It’s a shame about “Harry Potter.”
The eighth and final episode in the long-running film series has made only $1 billion at the worldwide box office. I know that sounds like a lot of money, but studio executives expected to make at least $10 more than $1 billion.
In fact, “Harry Potter and the Deathly Hallows — Part 2” fell one admission ticket short of its goal of world domination.
That’s right; I kept my promise to be the only person in the world not to buy a ticket to the final Potter movie. Judging from the numbers (it enjoyed the biggest opening weekend in Hollywood history), I suspect that I really was the only person in the world who didn’t fall for the hype.
By the way, my last column — “Good riddance, Harry Potter” — received an avalanche of reader responses, split almost half between people who agreed with me that the movies were not as good as the books, and those who thought I was complete idiot. I received emails and phone calls from as far away as Australia.
One passionate Potter fan left a phone message in which she used the same colorful expletive to describe me at least four times. At first, I thought it was a relative.
Regardless of which side you fall on, you have to acknowledge the financial achievement of “Harry Potter and the Deathly Hallows — Part 2.” As of this writing, the latest film has become the sixth biggest-grossing movie of all time. And that ranking will rise quickly — at least three spots could be overtaken within the next week. Before it’s done, it could move into the third spot, behind the one-two James Cameron punch — “Titanic” (number 2 on the list) and “Avatar” (the king of the movie world).
There has to be something to learn from movies that make an extraordinary amount of money. It can’t be an obvious answer, or every filmmaker and studio would follow the same formula. And the phenomenon of making a billion dollars can’t be dismissed simply as a sequel thing because only six of the top 10 are sequels. Unless, of course, you consider “The Dark Knight” a sequel to “Batman Begins,” and then seven of the top 10 are sequels. Seventy percent isn’t a lot, is it?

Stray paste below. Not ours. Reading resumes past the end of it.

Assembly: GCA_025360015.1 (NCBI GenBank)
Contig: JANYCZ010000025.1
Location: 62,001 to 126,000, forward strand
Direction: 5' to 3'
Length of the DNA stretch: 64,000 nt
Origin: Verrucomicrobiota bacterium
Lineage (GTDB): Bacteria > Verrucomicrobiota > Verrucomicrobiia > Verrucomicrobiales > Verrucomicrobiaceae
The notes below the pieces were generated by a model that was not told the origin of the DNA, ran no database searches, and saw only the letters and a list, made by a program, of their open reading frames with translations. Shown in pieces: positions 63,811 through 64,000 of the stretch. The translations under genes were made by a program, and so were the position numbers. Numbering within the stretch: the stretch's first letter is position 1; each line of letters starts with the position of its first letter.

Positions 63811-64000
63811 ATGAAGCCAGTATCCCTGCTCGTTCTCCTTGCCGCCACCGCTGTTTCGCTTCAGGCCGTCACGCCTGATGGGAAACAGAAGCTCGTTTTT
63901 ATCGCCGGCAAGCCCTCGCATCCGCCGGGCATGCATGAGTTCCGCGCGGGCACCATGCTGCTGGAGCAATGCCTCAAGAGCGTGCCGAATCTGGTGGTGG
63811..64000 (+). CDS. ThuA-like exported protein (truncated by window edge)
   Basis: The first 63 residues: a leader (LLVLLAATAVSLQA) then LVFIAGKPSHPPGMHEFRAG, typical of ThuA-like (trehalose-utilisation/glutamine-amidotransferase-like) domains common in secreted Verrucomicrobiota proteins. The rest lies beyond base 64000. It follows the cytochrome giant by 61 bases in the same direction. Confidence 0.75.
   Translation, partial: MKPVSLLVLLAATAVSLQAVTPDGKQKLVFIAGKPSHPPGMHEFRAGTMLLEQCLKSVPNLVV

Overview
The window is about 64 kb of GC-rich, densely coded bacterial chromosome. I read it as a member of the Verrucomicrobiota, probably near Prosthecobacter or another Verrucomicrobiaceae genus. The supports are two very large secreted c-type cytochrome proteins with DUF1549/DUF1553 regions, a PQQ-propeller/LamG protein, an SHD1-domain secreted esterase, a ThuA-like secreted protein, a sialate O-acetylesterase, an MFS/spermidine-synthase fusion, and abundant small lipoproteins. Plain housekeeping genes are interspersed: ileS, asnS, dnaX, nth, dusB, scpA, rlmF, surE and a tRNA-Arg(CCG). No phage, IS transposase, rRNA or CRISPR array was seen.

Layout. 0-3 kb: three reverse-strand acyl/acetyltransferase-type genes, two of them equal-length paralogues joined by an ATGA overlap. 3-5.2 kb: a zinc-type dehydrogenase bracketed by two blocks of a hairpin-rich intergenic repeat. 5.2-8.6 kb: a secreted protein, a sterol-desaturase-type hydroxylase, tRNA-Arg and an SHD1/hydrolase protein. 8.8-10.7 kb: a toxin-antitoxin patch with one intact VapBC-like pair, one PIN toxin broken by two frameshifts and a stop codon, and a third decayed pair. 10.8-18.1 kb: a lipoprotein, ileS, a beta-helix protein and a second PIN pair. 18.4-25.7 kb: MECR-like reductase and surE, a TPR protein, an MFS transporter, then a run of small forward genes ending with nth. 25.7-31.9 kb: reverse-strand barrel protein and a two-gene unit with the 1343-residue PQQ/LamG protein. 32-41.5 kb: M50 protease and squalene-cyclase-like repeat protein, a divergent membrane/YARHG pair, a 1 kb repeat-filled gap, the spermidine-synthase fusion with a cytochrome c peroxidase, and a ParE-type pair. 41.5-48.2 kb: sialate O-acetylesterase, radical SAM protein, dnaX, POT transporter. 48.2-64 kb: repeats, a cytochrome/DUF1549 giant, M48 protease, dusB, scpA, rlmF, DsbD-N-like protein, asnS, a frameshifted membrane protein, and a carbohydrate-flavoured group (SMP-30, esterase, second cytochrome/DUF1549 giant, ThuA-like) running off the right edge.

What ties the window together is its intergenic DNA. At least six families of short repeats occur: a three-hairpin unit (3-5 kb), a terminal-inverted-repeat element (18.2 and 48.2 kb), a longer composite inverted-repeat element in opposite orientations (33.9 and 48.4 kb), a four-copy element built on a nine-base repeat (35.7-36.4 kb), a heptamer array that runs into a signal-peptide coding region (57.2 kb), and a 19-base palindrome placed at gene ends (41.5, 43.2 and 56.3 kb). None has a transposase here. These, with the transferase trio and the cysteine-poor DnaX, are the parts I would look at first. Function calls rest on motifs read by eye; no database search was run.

Let’s take a look at the 10 biggest movies of all time, and try to figure out what made them billionaires.
Before we start this investigation, let’s get one thing straight. We know that these films are relatively recent (three are from 2011 alone), which means that the box office numbers are inflated. We know that the numbers are inflated, but we don’t care because nothing is like it used to be. Popcorn no longer costs a dime, hot dogs from the concession stand send the smell of pork wafting through the movie theater and 20 minutes of commercials precede the feature.
1. “Avatar” (2009) — Although not a sequel in the technical sense, it is a sequel in that it is a follow-up to another James Cameron big-budget epic. The combination of following “Titanic” and the huge budget combined to generate interest. Of all the films on this list, it is the only one that didn’t start with the advantage of familiar characters or Leonardo DiCaprio.
2. “Titanic” (1997) — The only negative we can find with this movie is that it did not allow for a sequel. But don’t think that some studio executive didn’t try.
3. “The Lord of the Rings: Return of the King” (2003) — The winner of 11 Academy Awards, each of which is taller than the average Hobbit.
4. “Pirates of the Caribbean: Dead Man’s Chest” (2006) — A ride at Disneyland inspired two movies that made at least $1 billion. And you wondered why your life makes no sense.
5. “Toy Story 3” (2010) — A recurring theme in successful movie franchises is the alternative universe. In this case, toys come to life when we aren’t paying attention.
6. “Harry Potter and the Deathly Hallows — Part 2” (2011) — The books provided a built-in audience.
7. “Pirates of the Caribbean: On Stranger Tides” (2011) — I’m still waiting for the movie based on Pluto’s Dog House.
8. “Alice in Wonderland” (2010) — Johnny Depp is on a roll. What other explanation is there for this movie making $1 billion?
9. “Transformers: Dark of the Moon” (2011) — I know you expect me to say something snarky about this movie, particularly since I hated the first two “Transformers” movies, but I think this one worked as a summer action flick.
10. “The Dark Knight” (2008) — Director Christopher Nolan set this one up with the brilliant “Batman Begins.” I didn’t think this one was as good, but the fanboys loved it, and the general public followed the fanboys.
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